Word Study: Salt & Light

‘Salt’ & ‘Light’ – Do These Define Us?

It is said that we are to be a light on a hill, salt on the earth, to cry out on the rooftops – to sow and reap – to plant and water.

If these are supposed to describe whom we are and what we do, then what is the light that shines out from us? What is it that makes us into salt? What are we supposed to cry from the rooftops? What are we sowing, planning, watering, and reaping?

The answer is simple – yet do not glaze over it as if you have heard it one hundred times before – CHRIST

So Christ is the light, the salt, the message we cry, the seed to sow as well as the water that causes it to grow.

The church likes to teach that it is Christ in us and working through us – but fails to teach that this is not in spite or us; instead it is in partnership with us. Yes, Christ could be and is light, salt, seed and water, without help or input; but He graciously chooses to involve us, in large part to allow us to know better and chose to have a closer relationship with Him.

So what makes us different from a world that does not know or want to acknowledge Christ? The simple answer would be Christ living in us, but what does Christ living in us mean and what does it mean to then be a Christian? A Christian is defined as: “a person who exemplifies in his or her life the teachings of Christ, a person who believes in Jesus Christ; adherent of Christianity, exhibiting a spirit proper to a follower of Jesus Christ; Christ like.” (http://dictionary.reference.com/browse/Christian).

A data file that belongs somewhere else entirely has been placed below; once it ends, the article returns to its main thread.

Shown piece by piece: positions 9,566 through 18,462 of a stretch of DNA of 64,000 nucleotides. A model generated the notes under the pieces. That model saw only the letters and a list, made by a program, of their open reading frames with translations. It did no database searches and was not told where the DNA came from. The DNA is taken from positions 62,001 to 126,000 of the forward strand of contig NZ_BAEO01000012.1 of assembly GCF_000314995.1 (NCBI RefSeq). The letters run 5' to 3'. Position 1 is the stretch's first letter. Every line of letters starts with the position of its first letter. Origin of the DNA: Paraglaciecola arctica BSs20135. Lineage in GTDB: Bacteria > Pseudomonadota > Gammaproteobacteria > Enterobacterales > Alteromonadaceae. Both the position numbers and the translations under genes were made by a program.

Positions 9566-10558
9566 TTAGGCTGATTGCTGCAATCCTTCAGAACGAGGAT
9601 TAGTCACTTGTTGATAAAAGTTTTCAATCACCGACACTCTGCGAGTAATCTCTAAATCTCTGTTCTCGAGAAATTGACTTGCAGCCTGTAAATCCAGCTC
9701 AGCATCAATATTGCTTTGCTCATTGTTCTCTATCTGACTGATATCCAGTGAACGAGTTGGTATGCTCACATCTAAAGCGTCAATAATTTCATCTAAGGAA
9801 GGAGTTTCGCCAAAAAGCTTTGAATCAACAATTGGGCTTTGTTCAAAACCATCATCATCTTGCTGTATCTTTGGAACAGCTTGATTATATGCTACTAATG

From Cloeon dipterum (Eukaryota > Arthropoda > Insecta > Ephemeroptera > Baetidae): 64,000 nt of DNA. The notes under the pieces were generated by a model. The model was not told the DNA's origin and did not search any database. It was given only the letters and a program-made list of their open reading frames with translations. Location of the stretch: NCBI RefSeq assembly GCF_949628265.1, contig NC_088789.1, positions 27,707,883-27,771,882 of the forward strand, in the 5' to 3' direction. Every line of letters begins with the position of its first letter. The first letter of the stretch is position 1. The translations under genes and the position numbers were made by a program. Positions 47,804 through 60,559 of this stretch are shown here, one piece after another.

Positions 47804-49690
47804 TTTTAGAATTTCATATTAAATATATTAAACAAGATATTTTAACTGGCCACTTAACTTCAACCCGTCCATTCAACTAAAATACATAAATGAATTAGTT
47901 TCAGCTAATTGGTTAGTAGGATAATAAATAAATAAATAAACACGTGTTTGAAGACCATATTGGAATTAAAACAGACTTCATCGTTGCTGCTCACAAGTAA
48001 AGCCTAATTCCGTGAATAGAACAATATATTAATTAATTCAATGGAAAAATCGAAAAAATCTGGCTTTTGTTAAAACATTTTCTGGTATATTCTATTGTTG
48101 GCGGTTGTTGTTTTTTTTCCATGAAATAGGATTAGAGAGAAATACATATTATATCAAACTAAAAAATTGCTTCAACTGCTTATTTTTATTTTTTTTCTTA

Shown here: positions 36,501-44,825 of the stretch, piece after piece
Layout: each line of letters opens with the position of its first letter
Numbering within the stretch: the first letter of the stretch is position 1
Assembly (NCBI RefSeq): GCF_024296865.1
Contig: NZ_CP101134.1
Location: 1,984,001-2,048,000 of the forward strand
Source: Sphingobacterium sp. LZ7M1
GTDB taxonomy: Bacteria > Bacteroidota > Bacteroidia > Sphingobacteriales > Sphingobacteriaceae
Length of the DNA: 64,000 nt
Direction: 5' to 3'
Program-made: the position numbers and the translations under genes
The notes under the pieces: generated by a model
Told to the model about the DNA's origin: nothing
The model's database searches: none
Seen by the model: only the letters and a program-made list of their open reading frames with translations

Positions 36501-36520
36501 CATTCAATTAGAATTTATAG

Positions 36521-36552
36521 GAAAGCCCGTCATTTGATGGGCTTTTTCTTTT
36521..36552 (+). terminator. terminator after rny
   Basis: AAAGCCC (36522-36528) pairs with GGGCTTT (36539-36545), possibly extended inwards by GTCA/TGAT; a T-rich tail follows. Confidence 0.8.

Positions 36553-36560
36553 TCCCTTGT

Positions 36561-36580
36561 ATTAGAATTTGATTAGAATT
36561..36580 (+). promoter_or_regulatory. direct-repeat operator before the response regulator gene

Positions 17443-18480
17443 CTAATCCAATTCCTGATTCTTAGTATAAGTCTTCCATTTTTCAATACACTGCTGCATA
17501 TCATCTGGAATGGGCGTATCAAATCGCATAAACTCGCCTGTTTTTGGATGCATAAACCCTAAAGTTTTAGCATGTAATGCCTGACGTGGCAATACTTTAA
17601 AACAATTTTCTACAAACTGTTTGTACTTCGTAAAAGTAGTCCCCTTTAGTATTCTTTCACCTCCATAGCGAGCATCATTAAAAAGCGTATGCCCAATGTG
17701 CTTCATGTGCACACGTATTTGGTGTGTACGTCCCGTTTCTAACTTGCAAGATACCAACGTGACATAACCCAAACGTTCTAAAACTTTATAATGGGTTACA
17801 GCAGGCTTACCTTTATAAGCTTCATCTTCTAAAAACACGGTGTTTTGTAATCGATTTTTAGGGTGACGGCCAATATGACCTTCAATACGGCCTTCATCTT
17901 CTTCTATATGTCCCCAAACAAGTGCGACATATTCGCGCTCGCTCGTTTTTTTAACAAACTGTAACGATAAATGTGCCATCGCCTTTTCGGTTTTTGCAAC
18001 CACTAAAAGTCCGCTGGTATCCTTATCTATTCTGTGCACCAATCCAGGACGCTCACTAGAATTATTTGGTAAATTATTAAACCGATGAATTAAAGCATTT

It is more than Christ taking up residence in us – it is action – allowing Christ full access to change us, shape us, mold us, prune us, and grow us – most of which can be painful, but always is rewarding when the fruit then is able to grow as the thorns, thistles, and dross is removed from within us. That is not the end, just the beginning because the question of what makes us different now becomes complete – that change within us (caused by Christ) causes a change on the outside.

“The acts of the sinful nature are obvious: sexual immorality, impurity and debauchery; idolatry and witchcraft; hatred, discord, jealousy, fits of rage, selfish ambition, dissensions, factions and envy; drunkenness, orgies, and the like. I warn you, as I did before, that those who live like this will not inherit the kingdom of God.
But the fruit of the Spirit is love, joy, peace, patience, kindness, goodness, faithfulness, gentleness and self-control. Against such things there is no law. Those who belong to Christ Jesus have crucified the sinful nature with its passions and desires. Since we live by the Spirit, let us keep in step with the Spirit.” (Gal 5:18-25)

We change from one to the other, and notice that each of these items on the list is action – an action that starts within the heart. That inward AND outward change is what makes us different from the world because it defines us as ‘Christian’ and only Christ can make that change. Then the world should look at Christians, SEE the difference, and see the light, taste the salt, hear the cries and be reaped… But the world does not SEE the difference, does not see the purest of light, does not taste the saltiness, and instead of cries – there is silence.

The Question now, is WHY?

There are many answers or potential answers to this question – and there are many ways I would love to answer it. But in order to not belabor the point:

The church has slowly lost its purpose and mission, while at the same time the people have lost focus and become lazy. In order for the church to justify itself and to be able to show those paying the bills how productive it, it has created a way of tracking statistics, just like a business – and just like a business it has come to act and react.